There's a couple different five year rules surrounding Roth accounts, with some unfortunate use of terminology that is confusing.
Five Years After Establishing Your Roth IRA, Your Distributions Can Be Qualified
From IRS Publication 590-B:
Are Distributions Taxable?
You don't include in your gross income qualified distributions or distributions that are a return of your regular contributions from your Roth IRA(s). You also don't include distributions from your Roth IRA that you roll over tax free into another Roth IRA. You may have to include part of other distributions in your income. See Ordering Rules for Distributions , later.
So what are qualified distributions? Again from IRS Publication 590-B
What Are Qualified Distributions?
A qualified distribution is any payment or distribution from your Roth IRA that meets the following requirements.
- It is made after the 5-year period beginning with the first taxable year for which a contribution was made to a Roth IRA set up for your benefit, and
- The payment or distribution is:
a. Made on or after the date you reach age 59½,
b. Made because you are disabled (defined earlier),
c. Made to a beneficiary or to your estate after your death, or
d. One that meets the requirements listed under First home under Exceptions in chapter 1 (up to a $10,000 lifetime limit).
Do not get this confused: a distribution does not have to be qualified to be not subject to the 10% early withdrawal penalty. Distributions that are a return of regular contributions, Roth IRA rollovers, or qualified plan rollovers after 5 tax years (see next section) aren't subject to penalty.
There is NO five year rule for withdrawing your previous contributions from your Roth IRA without penalty. Furthermore, because of the ordering rules, whenever you withdraw money from your Roth IRA, your contributions are withdrawn first (IRS Publication 590-B):
Ordering Rules for Distributions
If you receive a distribution from your Roth IRA that isn't a qualified distribution, part of it may be taxable. There is a set order in which contributions (including conversion contributions and rollover contributions from qualified retirement plans) and earnings are considered to be distributed from your Roth IRA. For these purposes, disregard the withdrawal of excess contributions and the earnings on them (discussed under What if You Contribute Too Much? in chapter 2 of Pub. 590-A). Order the distributions as follows.
- Regular contributions.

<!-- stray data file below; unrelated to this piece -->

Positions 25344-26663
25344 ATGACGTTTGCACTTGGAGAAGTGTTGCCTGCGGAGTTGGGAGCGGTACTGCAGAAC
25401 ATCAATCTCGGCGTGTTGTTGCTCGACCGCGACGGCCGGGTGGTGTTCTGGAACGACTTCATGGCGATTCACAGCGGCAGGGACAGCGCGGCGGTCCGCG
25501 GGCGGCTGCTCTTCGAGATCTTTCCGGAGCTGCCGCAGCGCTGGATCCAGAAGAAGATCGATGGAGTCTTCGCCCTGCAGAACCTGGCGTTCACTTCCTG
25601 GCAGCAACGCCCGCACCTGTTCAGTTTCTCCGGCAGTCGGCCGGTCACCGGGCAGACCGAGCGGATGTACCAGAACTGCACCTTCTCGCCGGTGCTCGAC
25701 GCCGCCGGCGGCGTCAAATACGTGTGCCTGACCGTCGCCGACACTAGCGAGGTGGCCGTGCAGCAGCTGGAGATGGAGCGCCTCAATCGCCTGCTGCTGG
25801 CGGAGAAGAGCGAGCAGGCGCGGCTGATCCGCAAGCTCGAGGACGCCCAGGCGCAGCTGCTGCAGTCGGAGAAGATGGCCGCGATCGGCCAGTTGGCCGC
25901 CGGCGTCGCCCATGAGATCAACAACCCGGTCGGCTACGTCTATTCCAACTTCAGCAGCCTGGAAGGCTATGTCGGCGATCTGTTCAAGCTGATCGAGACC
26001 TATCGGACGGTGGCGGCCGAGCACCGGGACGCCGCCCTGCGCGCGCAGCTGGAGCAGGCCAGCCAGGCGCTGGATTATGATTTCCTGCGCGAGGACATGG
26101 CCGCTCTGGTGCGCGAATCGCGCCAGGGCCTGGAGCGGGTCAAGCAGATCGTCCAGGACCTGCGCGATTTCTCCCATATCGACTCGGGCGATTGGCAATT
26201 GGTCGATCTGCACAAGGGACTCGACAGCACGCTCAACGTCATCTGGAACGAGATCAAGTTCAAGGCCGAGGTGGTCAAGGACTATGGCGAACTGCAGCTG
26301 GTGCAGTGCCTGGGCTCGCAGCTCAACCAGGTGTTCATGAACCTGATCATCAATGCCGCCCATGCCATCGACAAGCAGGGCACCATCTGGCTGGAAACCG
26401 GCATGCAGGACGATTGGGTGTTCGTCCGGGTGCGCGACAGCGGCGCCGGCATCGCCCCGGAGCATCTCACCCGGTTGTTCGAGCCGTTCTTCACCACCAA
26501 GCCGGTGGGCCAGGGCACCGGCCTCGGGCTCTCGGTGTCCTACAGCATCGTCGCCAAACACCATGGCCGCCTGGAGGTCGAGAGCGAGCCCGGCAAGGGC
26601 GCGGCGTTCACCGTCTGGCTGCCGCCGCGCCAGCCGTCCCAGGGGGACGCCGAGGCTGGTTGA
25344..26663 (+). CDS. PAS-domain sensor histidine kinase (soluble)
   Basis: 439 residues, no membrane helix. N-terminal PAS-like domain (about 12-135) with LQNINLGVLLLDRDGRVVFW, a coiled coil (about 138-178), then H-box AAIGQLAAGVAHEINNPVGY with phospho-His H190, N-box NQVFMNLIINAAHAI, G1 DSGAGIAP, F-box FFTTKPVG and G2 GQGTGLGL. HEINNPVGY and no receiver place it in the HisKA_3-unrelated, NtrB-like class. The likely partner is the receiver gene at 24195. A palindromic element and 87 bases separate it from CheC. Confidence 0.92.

- Conversion and rollover contributions, on a first-in, first-out basis (generally, total conversions and rollovers from the earliest year first). See Aggregation (grouping and adding) rules, later. Take these conversion and rollover contributions into account as follows:
a. Taxable portion (the amount required to be included in gross income because of the conversion or rollover) first, and then the
b. Nontaxable portion.
- Earnings on contributions.
Disregard rollover contributions from other Roth IRAs for this purpose.
Five Tax Years After an IRA or Qualified Plan Rollover, Distributions Can Be Not Penalized
From IRS Publication 590-B
Distributions of conversion and certain rollover contributions within 5-year period.
If, within the 5-year period starting with the first day of your tax year in which you convert an amount from a traditional IRA or rollover an amount from a qualified retirement plan to a Roth IRA, you take a distribution from a Roth IRA, you may have to pay the 10% additional tax on early distributions. You generally must pay the 10% additional tax on any amount attributable to the part of the amount converted or rolled over (the conversion or rollover contribution) that you had to include in income (recapture amount). A separate 5-year period applies to each conversion and rollover. See Ordering Rules for Distributions , later, to determine the recapture amount, if any.
The 5-year period used for determining whether the 10% early distribution tax applies to a distribution from a conversion or rollover contribution is separately determined for each conversion and rollover, and isn't necessarily the same as the 5-year period used for determining whether a distribution is a qualified distribution. See What Are Qualified Distributions? , earlier.
For example, if a calendar-year taxpayer makes a conversion contribution on February 25, 2017, and makes a regular contribution for 2016 on the same date, the 5-year period for the conversion begins January 1, 2017, while the 5-year period for the regular contribution begins on January 1, 2016.
A qualified plan is a workplace retirement plan like a 401(k), 403(b), or 457(b).